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HomeGreen BusHouse Republicans Urge EPA to Reconsider Biden ‘Rush-to-Green' Agenda

House Republicans Urge EPA to Reconsider Biden ‘Rush-to-Green’ Agenda

House Energy and Commerce Committee Chair Cathy McMorris Rodgers of Washington and Environment, Manufacturing, & Critical Materials Subcommittee Chair Bill Johnson of Ohio want the U.S. Environmental Protection Agency (EPA) to stop bypassing Congress to advance the Biden administration’s “rush-to-green” agenda.

McMorris Rodgers and Johnson sent a letter to EPA Administrator Michael Regan on Friday that highlights “deep concerns” with a Sept. 28 memo directing all agency enforcement and compliance offices to prioritize and address climate change. The EPA cites President Joe Biden’s executive order 14008 in January 2021, “Tackling the Climate Crisis at Home and Abroad,” which states that climate considerations are an essential element of all U.S. domestic and foreign policy as well as national security.

But Republicans say the EPA’s climate enforcement and compliance strategy appears to target “disfavored industries or businesses” and notes that Congress did not authorize economic sanctions for normal operations.

“The EPA’s repeated use of settlement authority to drive a consistent policy end, one which Congress has not enshrined in statute and may not be directly related to the violation necessitating enforcement, is an unconstitutional usurping of Article I authority,” the letter states. “Executive orders are exercises of presidential power, so its legality requires reliance on a valid source of presidential authority, an act of Congress, or the Constitution.”

The rush to green refers to the April 12 Biden administration announcement that two-thirds of new vehicles will need to be all-electric by 2032. The House narrowly approved a vote on Dec. 6 to prevent the Biden administration from moving forward with a new EPA-proposed rule to further restrict greenhouse gas emissions from light- and medium-duty vehicles.

Following the Biden administration’s original announcement on the GHG phase 3 regulations, McMorris Rodgers and Johnson wrote a letter to the EPA on April 20 “demanding answers for why the administration is using Infrastructure Investment and Jobs Act (IIJA) funds to mandate that school districts buy electric buses instead of other more affordable, clean, and efficient alternatives.”


Related: Senators Call for Stronger EPA Regulation for Heavy Duty Vehicles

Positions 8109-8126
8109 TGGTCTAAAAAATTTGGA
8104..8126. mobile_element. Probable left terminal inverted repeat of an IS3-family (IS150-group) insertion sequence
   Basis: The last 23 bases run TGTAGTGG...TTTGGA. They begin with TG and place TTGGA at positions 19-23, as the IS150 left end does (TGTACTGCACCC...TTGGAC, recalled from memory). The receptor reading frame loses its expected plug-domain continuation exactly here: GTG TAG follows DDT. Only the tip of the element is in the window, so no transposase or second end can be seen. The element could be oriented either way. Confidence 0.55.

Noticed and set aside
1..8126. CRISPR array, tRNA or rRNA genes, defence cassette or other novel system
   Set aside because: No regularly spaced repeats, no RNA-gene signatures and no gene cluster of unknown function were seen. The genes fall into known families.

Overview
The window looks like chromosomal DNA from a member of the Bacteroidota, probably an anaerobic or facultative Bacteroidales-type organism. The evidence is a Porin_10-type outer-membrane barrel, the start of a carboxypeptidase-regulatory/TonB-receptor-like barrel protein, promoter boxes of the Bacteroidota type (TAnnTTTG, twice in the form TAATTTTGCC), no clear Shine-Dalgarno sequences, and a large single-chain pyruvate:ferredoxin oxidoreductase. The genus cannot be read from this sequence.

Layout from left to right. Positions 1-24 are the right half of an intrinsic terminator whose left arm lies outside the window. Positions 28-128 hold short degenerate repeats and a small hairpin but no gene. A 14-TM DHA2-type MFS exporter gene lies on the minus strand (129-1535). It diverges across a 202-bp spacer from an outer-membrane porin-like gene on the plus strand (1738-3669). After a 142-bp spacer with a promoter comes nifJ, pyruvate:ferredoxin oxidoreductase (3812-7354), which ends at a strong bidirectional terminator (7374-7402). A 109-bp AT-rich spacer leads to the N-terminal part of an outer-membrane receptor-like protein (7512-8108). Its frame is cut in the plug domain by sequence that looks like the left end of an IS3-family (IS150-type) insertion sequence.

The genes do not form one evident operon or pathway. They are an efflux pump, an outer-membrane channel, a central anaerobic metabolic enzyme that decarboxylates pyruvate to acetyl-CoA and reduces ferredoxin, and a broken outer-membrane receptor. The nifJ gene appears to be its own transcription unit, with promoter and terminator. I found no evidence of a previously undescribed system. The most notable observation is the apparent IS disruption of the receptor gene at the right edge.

Related: Report Finds Challenges to California Vehicle Electrification Plans
Related: $500M EPA Clean School Bus Rebate Targets School Districts That Haven’t Applied


Then, last Tuesday, McMorris Rodgers issued a statement after the EPA announced an additional $1 billion in grants for the Clean School Bus Program. “The Biden administration is giving away another billion dollars of taxpayer money to force school districts to adopt its impractical rush-to-green agenda,” Rodgers said. “This is unacceptable, especially considering legitimate concerns about the program raised by the EPA Inspector General at our hearing last year and in recent reports.”

McMorris Rodgers added that the federal government should not be in the “business of picking and winners and losers.” She cited challenges with electric school buses such as purchases cost two to three times more than other options, limited availability of charging infrastructure, and concerns about unreliable operations in extreme weather.

The letter followed the release of two reports in December from EPA Office of Inspector General, which cited inefficiencies with the CSBP as well as utility delays.


Related: EPA Investigator General Cites Clean School Bus Program Inefficiencies, Utility Delays
Related: EPA Funds 2,675 More Electric School Buses Across 36 States


Meanwhile, Friday’s letter to Regan states “deep concerns” with the “far-reaching effects of this memorandum and question the EPA’s authority to pursue such actions.”

On Sept. 28, the EPA released a memorandum on the EPA’s Climate Enforcement and Compliance strategy. It directs all of the EPA’s enforcement and compliance offices to prioritize and address the mitigation of climate change in every matter within their jurisdiction.

 

It continues by stating that the memorandum establishes three new requirements for EPA’s enforcement and compliance programs:

 

– Prioritize enforcement and compliance activities to reduce emissions of greenhouse gases (GHGs).

– Incorporate climate adaptation and resilience principles into all enforcement and compliance activities.

– Provide technical assistance to achieve climate-related solutions and build climate change capacity among EPA staff and state and local partners.

“The EPA’s repeated use of settlement authority to drive a consistent policy end, one which Congress has not enshrined in statute and may not be directly related to the violation necessitating enforcement, is an unconstitutional usurping of Article I authority,” the letter states. “Executive orders are exercises of presidential power, so its legality requires reliance on a valid source of presidential authority, an act of Congress, or the Constitution. EO 14008 cannot grant the EPA any additional authority, including enforcement authority, beyond the existing statutory authority granted to the President or the Agency from laws passed by Congress.”

McMorris Rodgers and Johnson asked Regan to respond by Jan. 29 to 10 questions regarding statutory authorities EPA’s Office of Enforcement and Compliance Assurance is using, the federal statutory environmental violations EPA is de-prioritizing, and EPA’s apparent use of supplemental environmental projects for climate mitigation rather than simply as part of settlement agreements.

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